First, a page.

This thinking is distressingly familiar to anyone who’s spent a great deal of their life watching moderates, cynics, and cowards betray various civil rights causes to no end. Harding’s characterization of Franken’s potential resignation as a “short-term” reckoning, despite its revolutionary potential, reveals a fealty to a system that has terrorized more women than it has ever comforted. It is a system that encourages subordinance and threatens total disenfranchisement for women who displease men such as Conyers and Clinton. The politics columnist Nina Burleigh, who covered Clinton during the Starr investigation and the Lewinsky scandal, once declared that she’d “be happy to give him a blowjob just to thank him for keeping abortion legal.” So Burleigh implies, however sarcastically, that legal access to abortion services is a matter of favors, not rights. It is the same subordinance that once made descriptions of Clinton as “the first black president” sound congenial instead of presumptuous, ludicrous, and offensive. This year presents a test of whether a new generation of women can shake this subordination once and for all.
If the absolute party loyalists had their way, the women accusing Franken, Conyers, and Moore of misconduct would not seek justice or retribution, they would simply shut up. The two lawmakers would lay low, they’d keep their seats, and, eventually, we’d move on.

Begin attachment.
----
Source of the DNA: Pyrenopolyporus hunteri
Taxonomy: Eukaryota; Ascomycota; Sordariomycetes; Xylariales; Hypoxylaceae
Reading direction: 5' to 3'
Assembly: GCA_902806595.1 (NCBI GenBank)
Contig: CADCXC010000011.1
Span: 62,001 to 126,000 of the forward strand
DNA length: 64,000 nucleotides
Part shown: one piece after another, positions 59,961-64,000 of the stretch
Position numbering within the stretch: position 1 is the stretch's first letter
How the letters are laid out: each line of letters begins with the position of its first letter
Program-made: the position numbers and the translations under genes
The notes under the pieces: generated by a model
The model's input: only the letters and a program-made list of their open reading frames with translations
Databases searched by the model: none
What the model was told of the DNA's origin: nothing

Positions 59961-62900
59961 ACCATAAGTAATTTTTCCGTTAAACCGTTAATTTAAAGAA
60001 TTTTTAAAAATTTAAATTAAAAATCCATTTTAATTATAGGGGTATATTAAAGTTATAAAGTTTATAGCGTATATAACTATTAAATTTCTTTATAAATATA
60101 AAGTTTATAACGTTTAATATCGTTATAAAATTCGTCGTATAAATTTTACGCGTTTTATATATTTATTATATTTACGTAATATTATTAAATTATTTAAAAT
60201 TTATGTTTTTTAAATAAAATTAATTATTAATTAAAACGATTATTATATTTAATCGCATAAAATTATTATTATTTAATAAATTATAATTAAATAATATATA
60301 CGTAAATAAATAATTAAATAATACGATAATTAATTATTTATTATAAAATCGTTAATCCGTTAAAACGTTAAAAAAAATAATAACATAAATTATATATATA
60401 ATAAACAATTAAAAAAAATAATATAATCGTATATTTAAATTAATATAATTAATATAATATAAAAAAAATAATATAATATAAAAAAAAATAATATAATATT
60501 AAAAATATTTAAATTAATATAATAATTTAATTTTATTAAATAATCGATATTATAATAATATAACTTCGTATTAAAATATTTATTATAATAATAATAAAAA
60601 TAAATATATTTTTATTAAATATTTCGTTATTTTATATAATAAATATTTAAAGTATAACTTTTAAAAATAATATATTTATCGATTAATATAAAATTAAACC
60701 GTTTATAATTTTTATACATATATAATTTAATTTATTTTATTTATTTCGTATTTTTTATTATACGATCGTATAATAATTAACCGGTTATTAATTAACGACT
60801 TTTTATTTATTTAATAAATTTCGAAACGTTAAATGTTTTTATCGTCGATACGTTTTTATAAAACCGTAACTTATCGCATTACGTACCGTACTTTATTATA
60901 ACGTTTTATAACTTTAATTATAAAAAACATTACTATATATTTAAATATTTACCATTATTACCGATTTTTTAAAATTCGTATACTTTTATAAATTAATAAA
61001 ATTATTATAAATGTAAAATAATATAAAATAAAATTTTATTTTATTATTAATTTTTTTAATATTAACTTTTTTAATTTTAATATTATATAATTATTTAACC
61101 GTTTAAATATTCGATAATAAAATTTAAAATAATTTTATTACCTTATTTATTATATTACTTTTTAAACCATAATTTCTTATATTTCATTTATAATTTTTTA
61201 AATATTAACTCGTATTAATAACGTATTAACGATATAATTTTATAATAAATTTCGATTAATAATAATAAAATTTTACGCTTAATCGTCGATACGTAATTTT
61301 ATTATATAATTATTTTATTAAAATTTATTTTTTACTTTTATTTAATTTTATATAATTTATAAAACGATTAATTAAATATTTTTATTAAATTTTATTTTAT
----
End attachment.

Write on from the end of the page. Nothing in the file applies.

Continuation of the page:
Given all the alarming headlines, Senate Majority Leader Mitch McConnell’s proposed Senate ethics investigation (which has yet to take shape) may work dramatically in Franken’s case. But neither McConnell nor the Ethics Committee chairman, Johnny Isakson, have said much about Gillibrand’s proposed reforms, which would overhaul the Office of Compliance that failed Conyers’s accusers in secret by prohibiting non-disclosure agreements as a condition of claim settlements. Conyers, a senior Democrat ensconced in a safe district, seems even less likely than Franken to resign, though the accounts of his misconduct sound as pathological and grotesque as those of Harvey Weinstein.
Either these men sulk into obscurity, or else they continue to monopolize the spaces from which they’ve driven countless women. Moore should step down. So should Conyers and Franken. Trump, too. Ultimately, the resignations and expulsions won’t even out perfectly between the parties. Perhaps the Democratic Party will suffer some inconvenience and disadvantage against the Republicans if Conyers and Franken do leave. Many women have suffered far worse, and the Democratic Party has repeatedly shown—from JFK through Clinton and onward—that it won’t proactively discourage its party men from exploiting women.
Elections determine politics. So does culture. Franken now stands, shaking and shamefully, in the crosshairs of a cultural revolution. Despite Democratic control of Minnesota’s senate seats in the case of an emergency appointment, the stakes for Franken’s resignation are actually quite high. His fate will determine whether masculine impunity begins to falter in yet another corner of American life; or whether party politics litigates these traumas and injustices in private, filing countless complaints away to the Office of Compliance, reprising an awfully familiar silence.